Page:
"What makes you think otherwise. The European penchant for slaves is well known. And half of them died before they did any useful work. We are living with the descendants of the other half."
Ya, these persons are precious and it is a tragedy. If we ever have a chance again...but we do!
There were an estimated 200 million slaves in the world around 1990…according to Britain’s Geographic Magazine*...
"Please let us know why you deny such a obvious European failing"
I've answered part of this in a nearby post.
In the book you cited, the chapter which covers all the history before the founding of the United States is all of 2400 words. Not quite exhaustive proof, but a start. I don’t see footnotes or bibliography.
Some quotes and my comments:
Zinn wrote: "The chief source-and, on many matters the only source-of information about what happened on the islands after Columbus came is Bartolome de las Casas, who, as a young priest, participated in the conquest of Cuba. For a time he owned a plantation on which Indian slaves worked, but he gave that up and became a vehement critic of Spanish cruelty."
My response: las Casas' tales of the cruelty deserve some creedence. About the numbers, I'm not so sure. Among his numbers:
"... mountains are stripped from top to bottom and bottom to top a thousand times.
Really? A thousand times?
Las Casas is quoted as saying:
In two years, through murder, mutilation, or suicide, half of the 250,000 Indians on Haiti were dead."
Please believe I feel this is no way to behave.
I am sad for the loss. What I am writing about is about the importance of questioning accounts and popular legends. Maybe the numbers are wrong.
"The Indian population of 10 million that lived north of Mexico when Columbus came would ultimately be reduced to less than a million."
I respond only briefly; I think the burden of proof is on the person proclaiming a number.
I doubt it in good faith.
After saying they stripped mountains a thousand times, I wonder if he did a real good census.
Combine this with the following, please.
Your source wrote:
"Huge numbers of Indians would die from diseases introduced by the whites. A Dutch traveler in New Netherland wrote in 1656 that "the Indians . . . affirm, that before the arrival of the Christians, and before the smallpox broke out amongst them, they were ten times as numerous as they now are, and that their population had been melted down by this disease, whereof nine-tenths of them have died." "
An anonymous Dutch traveler reports that Indians, who elsewhere kept no account of property, did keep counts of their own populations in the area around New York so they can tell the difference between five times as many and ten times as many. If we can accept that, we are, however, not being told that this is census extends to the entire continent. So your source does not cite any source for his number given below that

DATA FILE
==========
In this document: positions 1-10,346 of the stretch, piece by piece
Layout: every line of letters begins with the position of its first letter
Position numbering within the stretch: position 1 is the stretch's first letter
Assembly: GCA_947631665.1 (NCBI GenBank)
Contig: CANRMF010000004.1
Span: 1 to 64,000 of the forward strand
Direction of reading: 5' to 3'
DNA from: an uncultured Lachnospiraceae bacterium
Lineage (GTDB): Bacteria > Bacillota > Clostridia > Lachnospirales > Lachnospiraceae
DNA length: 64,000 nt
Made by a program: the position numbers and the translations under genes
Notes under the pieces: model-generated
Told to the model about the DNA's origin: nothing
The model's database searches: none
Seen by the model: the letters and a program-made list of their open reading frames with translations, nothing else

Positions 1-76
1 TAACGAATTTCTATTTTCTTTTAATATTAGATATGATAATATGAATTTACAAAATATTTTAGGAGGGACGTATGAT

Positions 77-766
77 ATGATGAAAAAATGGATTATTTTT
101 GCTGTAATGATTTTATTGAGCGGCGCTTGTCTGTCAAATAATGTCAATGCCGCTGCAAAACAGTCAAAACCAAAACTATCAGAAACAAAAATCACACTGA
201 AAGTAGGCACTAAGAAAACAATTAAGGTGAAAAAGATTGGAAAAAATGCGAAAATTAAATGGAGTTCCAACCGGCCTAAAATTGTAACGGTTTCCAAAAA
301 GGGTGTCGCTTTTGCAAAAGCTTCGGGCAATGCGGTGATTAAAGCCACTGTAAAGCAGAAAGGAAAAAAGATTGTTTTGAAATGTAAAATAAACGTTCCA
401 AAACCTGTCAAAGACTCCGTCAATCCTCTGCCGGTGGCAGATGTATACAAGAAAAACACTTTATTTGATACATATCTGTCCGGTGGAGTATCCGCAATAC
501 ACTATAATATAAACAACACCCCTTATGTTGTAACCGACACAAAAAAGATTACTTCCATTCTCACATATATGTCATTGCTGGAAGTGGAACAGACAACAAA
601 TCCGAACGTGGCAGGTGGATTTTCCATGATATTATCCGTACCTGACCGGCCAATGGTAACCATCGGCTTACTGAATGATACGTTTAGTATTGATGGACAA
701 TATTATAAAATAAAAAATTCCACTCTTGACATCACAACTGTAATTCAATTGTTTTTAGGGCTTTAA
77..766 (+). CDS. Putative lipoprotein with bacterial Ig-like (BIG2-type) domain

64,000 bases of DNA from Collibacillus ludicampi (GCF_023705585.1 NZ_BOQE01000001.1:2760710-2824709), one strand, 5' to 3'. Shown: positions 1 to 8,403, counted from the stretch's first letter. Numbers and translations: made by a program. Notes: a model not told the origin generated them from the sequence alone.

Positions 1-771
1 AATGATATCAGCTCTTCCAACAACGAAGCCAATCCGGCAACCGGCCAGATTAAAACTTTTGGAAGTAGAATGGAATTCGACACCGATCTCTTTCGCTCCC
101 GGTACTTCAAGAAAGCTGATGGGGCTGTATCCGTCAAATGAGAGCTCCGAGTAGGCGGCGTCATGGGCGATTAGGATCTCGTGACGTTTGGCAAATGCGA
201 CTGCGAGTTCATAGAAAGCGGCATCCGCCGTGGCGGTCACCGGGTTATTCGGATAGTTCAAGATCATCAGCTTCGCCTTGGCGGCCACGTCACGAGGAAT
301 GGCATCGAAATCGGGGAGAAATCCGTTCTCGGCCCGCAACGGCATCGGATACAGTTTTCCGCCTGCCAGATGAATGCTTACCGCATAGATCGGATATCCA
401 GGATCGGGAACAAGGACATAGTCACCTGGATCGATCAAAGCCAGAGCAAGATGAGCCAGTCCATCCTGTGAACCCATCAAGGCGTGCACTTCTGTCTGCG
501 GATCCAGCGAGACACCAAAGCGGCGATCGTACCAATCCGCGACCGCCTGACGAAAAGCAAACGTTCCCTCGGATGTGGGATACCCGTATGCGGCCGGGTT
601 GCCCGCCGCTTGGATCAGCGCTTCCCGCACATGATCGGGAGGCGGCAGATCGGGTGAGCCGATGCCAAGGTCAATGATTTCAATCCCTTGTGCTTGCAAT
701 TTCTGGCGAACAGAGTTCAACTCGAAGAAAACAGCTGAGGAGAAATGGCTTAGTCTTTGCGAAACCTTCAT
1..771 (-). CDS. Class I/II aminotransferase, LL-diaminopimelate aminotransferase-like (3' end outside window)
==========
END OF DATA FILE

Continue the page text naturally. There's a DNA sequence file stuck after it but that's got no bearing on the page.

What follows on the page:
there were 10 million on the continent. NO source. Uh oh.
A few points...
1) Will we also account for the damage to Native Europeans of having tribes and armies sweep in from Asia (Mongols and Aryans, for example)
and the Mediterranean (Romans and Moors, for example)?
2) We KNOW that plagues killed millions in Europe (where there were huge cities, so we know there were millions living there) but we didn't say,"The plague, though not understood by its carriers, came from (name a continent or country) and so we accuse them of murder!" We CAN say that most likely, the plague diseases incubated in the tropics of Asia or Africa.
Your author paraphrases his sources:
"...much like Indians on the mainland, who were remarkable (European observers were to say again and again) for their hospitality, their belief in sharing. These traits did not stand out in the Europe of the Renaissance..."
Well, that's a little ham-handed. Did the author do a study amongst the common people in each region of Europe? There's a quote that the Renaissance was a time of mayhem, whilst non-Renaissance Europe was over-controlled but somewhat a land of peace and fellowship in the context of its largely illiterate times. Not all of Europe can be described as your source describes it. There were indeed generous Europeans.
As Jefferson said,"I tremble for my country when I realize that God is just." I tremble when I realize the love that was lost for gold. Well, maybe they could say this in other lands too.
Las Casas wrote:
"My eyes have seen these acts so foreign to human nature, and now I tremble as I write...."
He was talking about cruelty, and I could not criticize him on this.
Your source wrote:
"...if his figures are exaggerations (were there 3 million Indians to begin with, as he says, or less than a million, as some historians have calculated, or 8 million as others now believe?)
"others now believe" is still not enough authority. I want more.
I tried to reply to your question.
And finally for the footnote from my first point:
* And of today's 200 million slaves in the world today, how many are slaves to Europeans as compared to those who are slaves to others? If we consider the causes of poverty, we can make a case that slavery is often a result of the pressures of the currency system. But that would be a level of complexity you (so far) have not been willing to explore.. Do you agree that even if the numbers and implications cited in the book turn out to be correct and I was mistaken, it would be proper for me to question them until satisfied, especially in such a large question?